Unicist Functionalist Approach

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Unicist Functionalist Approach

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Unicist Riddles: Honoring bricks

Somewhere in Central Europe in the XVI Century there was an artisan who became famous in his region because of the bricks he built.

When visitors asked him what he was doing, he always responded with the same word: bricks.

The bricks he built had different shapes and were made with different materials. Among others there were flat, hollow, concave, convex and triangular bricks. When somebody asked why he built them in different shapes, he just looked up and smiled. Just a whisper could be heard back: rigidity and flexibility.

Astonishingly, on the place he worked there were only the bricks he had prepared during that day.

Day after day, the same work. Every morning there was no stock left. It seemed as if the bricks had disappeared over night.

He had a secret young admirer who spent hours trying to learn from him. When the young apprentice asked: why?, the answer was always the same: rigidity and flexibility.

Although he became old he was still enthusiastic building bricks.

But suddenly he disappeared. As he was an icon in the region, people began to look for him until they abandoned the effort, considering that he had probable passed away.

Years later, his young admirer had become a famous architect known because of the solidity of his constructions.

What is your secret? was the question everyone posed to the architect.

The bricks, was his answer, and people inevitable laughed.

He always smiled back as an answer and continued his way.

One day there was a terrible earthquake in the region. All the constructions but the buildings of the architect were damaged.

When the reconstruction began people said that they needed to learn from this architect to rebuild secure houses.

I agree, said one of the leaders in a group of neighbors, but it is said that there is a small town, across the Black River that suffered no damages at all, he emphasized.

Following the rumor, they decided to visit that town. A group of neighbors, including the architect, began to walk trying to find the town crossing the Black River. But in those days the Black River was considered a sacred place. Although the river was not deep, no one dared to cross it because it was said that the one who tried to cross it walking, would die in the attempt.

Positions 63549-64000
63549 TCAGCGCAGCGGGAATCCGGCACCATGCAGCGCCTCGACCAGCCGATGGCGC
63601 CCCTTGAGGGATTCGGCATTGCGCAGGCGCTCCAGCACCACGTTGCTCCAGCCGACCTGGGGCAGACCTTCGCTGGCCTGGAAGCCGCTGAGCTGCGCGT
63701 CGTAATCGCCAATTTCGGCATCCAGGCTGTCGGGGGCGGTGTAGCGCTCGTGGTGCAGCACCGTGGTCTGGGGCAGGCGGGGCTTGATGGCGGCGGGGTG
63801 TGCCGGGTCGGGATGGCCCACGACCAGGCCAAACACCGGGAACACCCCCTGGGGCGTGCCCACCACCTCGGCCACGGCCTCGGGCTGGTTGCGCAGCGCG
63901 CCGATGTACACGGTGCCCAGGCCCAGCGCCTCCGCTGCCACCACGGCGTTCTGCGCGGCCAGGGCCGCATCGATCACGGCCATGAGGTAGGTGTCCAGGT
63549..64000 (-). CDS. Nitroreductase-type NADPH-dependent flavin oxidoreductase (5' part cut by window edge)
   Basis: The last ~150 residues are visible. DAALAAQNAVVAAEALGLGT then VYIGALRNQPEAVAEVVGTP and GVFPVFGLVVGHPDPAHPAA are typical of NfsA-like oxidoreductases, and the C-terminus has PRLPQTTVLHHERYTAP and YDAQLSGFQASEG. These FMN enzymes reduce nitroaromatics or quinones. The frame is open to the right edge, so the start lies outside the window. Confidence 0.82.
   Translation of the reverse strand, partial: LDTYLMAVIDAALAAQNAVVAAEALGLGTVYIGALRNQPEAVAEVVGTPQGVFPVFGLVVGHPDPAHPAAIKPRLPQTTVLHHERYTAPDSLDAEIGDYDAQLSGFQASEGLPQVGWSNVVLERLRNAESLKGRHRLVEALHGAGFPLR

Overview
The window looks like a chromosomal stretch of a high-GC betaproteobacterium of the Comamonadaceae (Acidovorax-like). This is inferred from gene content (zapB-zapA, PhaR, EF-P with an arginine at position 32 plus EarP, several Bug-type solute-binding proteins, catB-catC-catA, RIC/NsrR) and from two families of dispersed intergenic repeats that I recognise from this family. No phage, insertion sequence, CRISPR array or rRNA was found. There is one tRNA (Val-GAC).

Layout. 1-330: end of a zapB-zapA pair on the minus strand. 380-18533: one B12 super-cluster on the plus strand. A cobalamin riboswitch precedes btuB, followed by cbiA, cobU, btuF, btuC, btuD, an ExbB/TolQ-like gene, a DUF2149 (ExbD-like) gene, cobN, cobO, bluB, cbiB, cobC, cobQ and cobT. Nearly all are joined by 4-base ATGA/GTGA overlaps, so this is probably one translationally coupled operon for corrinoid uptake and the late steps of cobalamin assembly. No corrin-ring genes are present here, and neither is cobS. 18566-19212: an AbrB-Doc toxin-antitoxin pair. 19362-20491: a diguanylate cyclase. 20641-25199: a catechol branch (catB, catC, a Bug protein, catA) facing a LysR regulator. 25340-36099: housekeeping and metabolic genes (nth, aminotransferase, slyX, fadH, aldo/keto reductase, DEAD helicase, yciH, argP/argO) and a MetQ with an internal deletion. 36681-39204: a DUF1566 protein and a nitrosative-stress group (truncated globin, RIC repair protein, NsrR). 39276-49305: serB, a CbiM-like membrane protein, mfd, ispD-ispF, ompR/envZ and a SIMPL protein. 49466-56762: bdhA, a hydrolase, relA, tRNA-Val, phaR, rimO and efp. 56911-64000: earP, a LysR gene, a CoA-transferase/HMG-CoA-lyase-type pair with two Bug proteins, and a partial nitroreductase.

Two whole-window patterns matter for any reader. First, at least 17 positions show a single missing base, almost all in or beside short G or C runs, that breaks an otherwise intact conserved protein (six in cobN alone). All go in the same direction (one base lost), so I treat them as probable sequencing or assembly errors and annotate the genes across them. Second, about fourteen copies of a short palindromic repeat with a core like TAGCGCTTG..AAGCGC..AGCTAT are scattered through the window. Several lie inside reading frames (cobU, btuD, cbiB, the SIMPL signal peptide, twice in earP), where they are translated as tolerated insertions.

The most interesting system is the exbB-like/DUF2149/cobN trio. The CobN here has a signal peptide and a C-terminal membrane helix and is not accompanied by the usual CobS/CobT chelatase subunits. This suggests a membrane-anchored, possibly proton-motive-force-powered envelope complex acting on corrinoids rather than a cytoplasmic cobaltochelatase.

They had to find a natural bridge to cross the river. After several hours of walking, they found a bridge but it was not a natural one, it was hand made. It was a very narrow bridge but a very solid and flexible one.  So they carefully began to cross it. The journey continued. Very soon they found a pathway and followed it. It drove them to the small nice town that was totally undamaged.

As soon as they approached the first buildings someone said that they were using the bricks developed by the architect.

They are not mine! responded the architect while he began to scratch his head.

This cannot be happening was the only thought he had in his mind.

The visitors were welcomed as soon as they approached the church.

Why did you have no damages produced by the earthquake? was the immediate question.

A neighbor of the town pointed his finger to a small house: Go there! he said.

And there they went.

As soon as the door was opened a very old man appeared.

Master!!! said the architect…How come?
Rigidity and flexibility was his only answer… And they embraced in a hug.

Question: what is a brick?

Riddles have many solutions. In the Far East, riddles are used to develop internal freedom and responsibility. Next week one of the answers will be published in this blog.

Peter Belohlavek

NOTE: The Unicist Research Institute is the major research organization in the world in its specialty based on more than 3,000 researches in complexity science applied to individual, institutional and social evolution.

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